‘Grattitude’ with attitude

By November 22, 2021NFT
Click here to view original web page at www.usatoday.com

Donate to charity. Make the world better. Collect cool art.

The USA TODAY Network has partnered with legendary artist Peter Tunney to create two original paintings that we’ve turned into animated NFTs to benefit charity. All proceeds will equally benefit The Sunny Center to help individuals who have suffered the injustice of wrongful conviction and the Gannett Foundation which supports community-building initiatives across the country.


One person will win the auction to own BOTH the original 5’ x 6’ painting and the one-of-a-kind NFT, “Liberty,” an impassioned visual statement in defiance of wrongful imprisonment.

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Tunney is known for his innovative mixed-media use and work that evokes optimism and hope with simple yet powerful truths. His pieces can be seen from the streets of New York City, where dozens of billboards have lit up the skyline for over a decade, down to Miami’s Wynwood Walls, where he pioneered the famed colorful urban-art display. His work is collected widely throughout the world by serious art collectors and well-known celebrities.

Tunney used original pages from USA TODAY and our network of more than 250 local newspapers to create intricate and mesmerizing collages as the base for these dynamic paintings and NFTs. “Grattitude," which is spelled with two t’s, as in the inseparable concept of “attitude,” is a limited run NFT on sale now for just $250 while they last. “LIBERTY” is a fiery tribute to the wrongfully incarcerated. The painting and singular NFT will be auctioned to the highest bidder. The auction opens Monday, Nov. 29 at 9 a.m. ET and ends on Wednesday, December 1 at 8 p.m. ET. The bidding starts at $50,000. Gannett will be offsetting the NFT carbon footprint with carbon credits.

This is an opportunity not just to own one-of-a-kind, cutting-edge, legacy art, but to right injustice and strengthen communities – and use art to help make the world a better place.


Visual journalist Pat Shannahan turned Tunney’s painting, "Grattitude," into two distinct animations. One celebrates gratitude with bouncing, cheerful emojis; the other emphasizes Peter’s irrepressible “Attitude of Gratitude” outlook. 250 individually-minted NFTs of each animation are for sale until sold out. Don't miss your chance to own a vibrant digital animation of the noted artist's painting.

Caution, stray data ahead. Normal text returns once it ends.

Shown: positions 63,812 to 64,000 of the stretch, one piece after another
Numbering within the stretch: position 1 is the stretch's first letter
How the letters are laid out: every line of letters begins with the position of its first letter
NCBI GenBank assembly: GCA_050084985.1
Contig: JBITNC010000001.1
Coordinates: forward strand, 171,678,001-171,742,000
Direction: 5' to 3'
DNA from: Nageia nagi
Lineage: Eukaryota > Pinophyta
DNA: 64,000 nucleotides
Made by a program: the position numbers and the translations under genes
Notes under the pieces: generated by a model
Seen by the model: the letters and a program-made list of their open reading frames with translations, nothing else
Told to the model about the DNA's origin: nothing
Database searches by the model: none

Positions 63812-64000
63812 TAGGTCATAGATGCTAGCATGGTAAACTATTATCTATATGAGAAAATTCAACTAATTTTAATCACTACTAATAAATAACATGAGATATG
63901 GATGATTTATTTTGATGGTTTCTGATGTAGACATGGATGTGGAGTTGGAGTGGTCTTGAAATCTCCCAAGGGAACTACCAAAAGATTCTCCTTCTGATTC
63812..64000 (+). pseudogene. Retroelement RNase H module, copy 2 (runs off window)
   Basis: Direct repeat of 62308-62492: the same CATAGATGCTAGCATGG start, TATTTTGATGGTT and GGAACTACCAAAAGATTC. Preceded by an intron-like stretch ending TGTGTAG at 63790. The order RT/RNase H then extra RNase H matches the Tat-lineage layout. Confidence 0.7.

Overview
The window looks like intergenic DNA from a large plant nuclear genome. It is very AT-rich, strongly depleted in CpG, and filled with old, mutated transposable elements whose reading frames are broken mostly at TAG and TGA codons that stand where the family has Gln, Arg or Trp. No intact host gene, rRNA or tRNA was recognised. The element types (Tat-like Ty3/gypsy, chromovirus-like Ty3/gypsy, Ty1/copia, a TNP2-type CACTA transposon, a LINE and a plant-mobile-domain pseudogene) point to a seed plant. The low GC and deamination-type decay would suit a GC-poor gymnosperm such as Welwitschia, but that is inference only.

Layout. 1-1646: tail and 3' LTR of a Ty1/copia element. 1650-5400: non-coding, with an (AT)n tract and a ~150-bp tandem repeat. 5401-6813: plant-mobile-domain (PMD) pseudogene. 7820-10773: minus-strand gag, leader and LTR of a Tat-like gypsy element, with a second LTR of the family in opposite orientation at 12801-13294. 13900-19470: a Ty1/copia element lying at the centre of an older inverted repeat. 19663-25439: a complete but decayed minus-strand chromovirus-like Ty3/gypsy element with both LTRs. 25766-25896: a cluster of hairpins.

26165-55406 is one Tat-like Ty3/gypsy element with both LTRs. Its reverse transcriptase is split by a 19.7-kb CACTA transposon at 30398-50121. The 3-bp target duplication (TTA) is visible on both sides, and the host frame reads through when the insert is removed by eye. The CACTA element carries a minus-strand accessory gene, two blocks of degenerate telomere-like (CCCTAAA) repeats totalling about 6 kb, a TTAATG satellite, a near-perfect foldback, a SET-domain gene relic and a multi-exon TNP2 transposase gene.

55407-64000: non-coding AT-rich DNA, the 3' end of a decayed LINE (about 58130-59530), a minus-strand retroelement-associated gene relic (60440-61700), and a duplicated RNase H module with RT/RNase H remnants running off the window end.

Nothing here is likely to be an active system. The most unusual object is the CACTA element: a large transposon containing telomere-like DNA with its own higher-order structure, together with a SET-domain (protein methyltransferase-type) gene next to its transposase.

So what is there to be grateful for this holiday season? Truthfully, a lot.

There has never been a better time to be genuinely thankful than this holiday season, one that arrives on the heels of a wrenching two-year global pandemic. In fact, we as a society are uniquely poised to feel profound gratitude because of our tough times. Don’t blow this chance to improve your health and wellbeing by committing to making gratitude a daily practice.

Iconic artist Peter Tunney advocates for the wrongfully incarcerated

World-renowned Neo-pop artist Peter Tunney began his journey in 1987, when he decided on a whim to re-brand himself from an investment banker. He says he told friends he was "going to be an arist now," with no absolutely no plans, "for no apparent reason." He became known for his signature style, where he takes brightly colored words or short quotes he paints over emotionally stimulating images from newspapers, magazines and books tend to evoke optimism and hope with simple, yet powerful truths.

As animated and passionate as he is about art, Tunney is even more so when talking about the people who around 15 years ago inspired him to get involved with the issue of wrongful incarceration.

“I was so humbled, I was so stunned,” he said of learning about one young mother who was sentenced to death for the 1976 shooting deaths of a Florida Highway Patrol officer and his friend in Broward County, Florida. “You were on death row? You? And now you’re here and you’re the most grateful person in the world?”

That woman, Sonja “Sunny” Jacobs, was released after spending 17 years behind bars, and went on to run The Sunny Center, where exonerees can go to heal their souls after suffering the trauma of wrongful conviction and incarceration, Tunney said.

“She’s got every reason to be pissed off and she’s not,” Tunney said. “When these guys tell their stories, your problems evaporate.”

Tunney is dedicating his portion of the proceeds from his latest art collaboration with the USA TODAY Network to The Sunny Center, creating the project out of about 700 articles from some of the hundreds of Gannett papers nationwide. Each touches on the issue of wrongful incarceration or the concepts of liberty or gratitude.

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